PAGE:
MARTIN: That’s awful.
CAMILLERI: So a girl can make around $250,000 for a pimp per year. So if a pimp has like ten girls, can you imagine what he can earn?
MARTIN: That’s sick, that’s horrible, thank you for sharing this with me. I think a lot of people just don’t know about all of this. So I appreciate you telling this story, it’s really sad.
CAMILLERI: I regard myself as an intelligent, aware person, yet I didn’t know much about trafficking—that women were sold like properties, on the street and everywhere. They are tattooed like cattle to show the pimp’s ownership.
When I discovered this, and started talking to people, a lot of educated people, they didn’t know anything either. And I thought, bloody hell, we’ve got to bring this to the world. It’s a story that has to be told. So then I wrote a feature film called “Highway of Love.”
“HIGHWAY OF LOVE”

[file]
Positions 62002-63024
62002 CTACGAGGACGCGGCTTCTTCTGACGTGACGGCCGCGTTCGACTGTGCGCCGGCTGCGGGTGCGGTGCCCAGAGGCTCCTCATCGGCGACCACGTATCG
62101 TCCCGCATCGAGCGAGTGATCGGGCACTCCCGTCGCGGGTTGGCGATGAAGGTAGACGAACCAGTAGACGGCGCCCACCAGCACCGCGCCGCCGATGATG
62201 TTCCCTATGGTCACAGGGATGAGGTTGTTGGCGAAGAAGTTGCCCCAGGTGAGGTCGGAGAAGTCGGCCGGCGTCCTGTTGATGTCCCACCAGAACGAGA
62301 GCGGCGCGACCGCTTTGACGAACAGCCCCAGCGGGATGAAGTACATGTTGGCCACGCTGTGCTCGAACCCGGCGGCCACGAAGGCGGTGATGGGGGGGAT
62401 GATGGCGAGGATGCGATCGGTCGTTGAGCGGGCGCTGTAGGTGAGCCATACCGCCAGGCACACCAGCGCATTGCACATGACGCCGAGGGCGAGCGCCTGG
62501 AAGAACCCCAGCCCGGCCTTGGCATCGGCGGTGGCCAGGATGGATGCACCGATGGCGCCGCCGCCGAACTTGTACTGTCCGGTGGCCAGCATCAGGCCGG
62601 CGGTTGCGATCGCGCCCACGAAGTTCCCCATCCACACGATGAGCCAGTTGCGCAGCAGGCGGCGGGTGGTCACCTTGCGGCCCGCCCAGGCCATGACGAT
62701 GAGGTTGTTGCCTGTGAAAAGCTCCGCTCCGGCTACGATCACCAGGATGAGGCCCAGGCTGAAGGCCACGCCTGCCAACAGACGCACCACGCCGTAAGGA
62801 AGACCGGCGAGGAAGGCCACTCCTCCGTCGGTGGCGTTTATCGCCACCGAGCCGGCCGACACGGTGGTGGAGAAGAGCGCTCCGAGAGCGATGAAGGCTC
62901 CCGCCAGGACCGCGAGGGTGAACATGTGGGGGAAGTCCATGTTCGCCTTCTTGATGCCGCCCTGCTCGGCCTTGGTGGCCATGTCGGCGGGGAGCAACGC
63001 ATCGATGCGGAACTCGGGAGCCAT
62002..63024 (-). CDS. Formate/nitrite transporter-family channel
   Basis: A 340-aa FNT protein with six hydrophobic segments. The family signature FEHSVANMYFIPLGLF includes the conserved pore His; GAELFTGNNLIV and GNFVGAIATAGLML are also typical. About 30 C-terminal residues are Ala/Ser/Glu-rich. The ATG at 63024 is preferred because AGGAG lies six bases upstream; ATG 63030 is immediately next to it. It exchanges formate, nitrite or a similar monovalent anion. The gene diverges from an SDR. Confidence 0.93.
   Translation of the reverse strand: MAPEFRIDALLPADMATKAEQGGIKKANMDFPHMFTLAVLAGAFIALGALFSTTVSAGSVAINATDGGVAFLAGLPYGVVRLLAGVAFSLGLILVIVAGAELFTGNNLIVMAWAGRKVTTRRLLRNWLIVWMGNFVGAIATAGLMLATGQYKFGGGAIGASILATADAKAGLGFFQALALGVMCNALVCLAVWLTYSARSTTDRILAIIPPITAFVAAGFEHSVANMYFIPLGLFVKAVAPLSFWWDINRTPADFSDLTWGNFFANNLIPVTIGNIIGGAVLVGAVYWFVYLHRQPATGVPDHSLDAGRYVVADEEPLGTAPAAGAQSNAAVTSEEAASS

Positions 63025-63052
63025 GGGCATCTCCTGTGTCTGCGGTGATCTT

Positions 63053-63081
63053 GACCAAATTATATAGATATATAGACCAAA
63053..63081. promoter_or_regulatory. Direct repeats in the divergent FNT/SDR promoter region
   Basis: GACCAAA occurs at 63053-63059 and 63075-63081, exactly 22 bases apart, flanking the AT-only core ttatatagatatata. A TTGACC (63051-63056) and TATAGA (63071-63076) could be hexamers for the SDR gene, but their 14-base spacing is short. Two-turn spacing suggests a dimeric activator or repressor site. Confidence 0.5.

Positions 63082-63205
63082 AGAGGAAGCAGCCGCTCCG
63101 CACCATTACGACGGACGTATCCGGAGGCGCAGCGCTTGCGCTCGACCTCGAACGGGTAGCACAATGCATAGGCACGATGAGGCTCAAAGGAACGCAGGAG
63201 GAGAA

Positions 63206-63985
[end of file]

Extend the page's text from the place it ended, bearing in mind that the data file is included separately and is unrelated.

CAMILLERI: When I was researching the topic of sex trafficking, the facts I discovered were so overwhelming I couldn’t put them all into one little film. I decided to make a movie out of these true stories, and tell the world about these forgotten girls.
One of the girls in my movie, Nina, is fourteen years old. She’s like the girl in “A Girl of No Importance.” She’s taken in to sex slavery, then her pimps go online, put her image online, and sell her to the highest bidder. They get much more money for a virgin like Nina, 4,000 to 5,000 pounds, and they ship her like a product to the “client,” for twenty-four hours, forty-eight hours. The “client” can do what they want with her. So Nina, she is the heart of the story.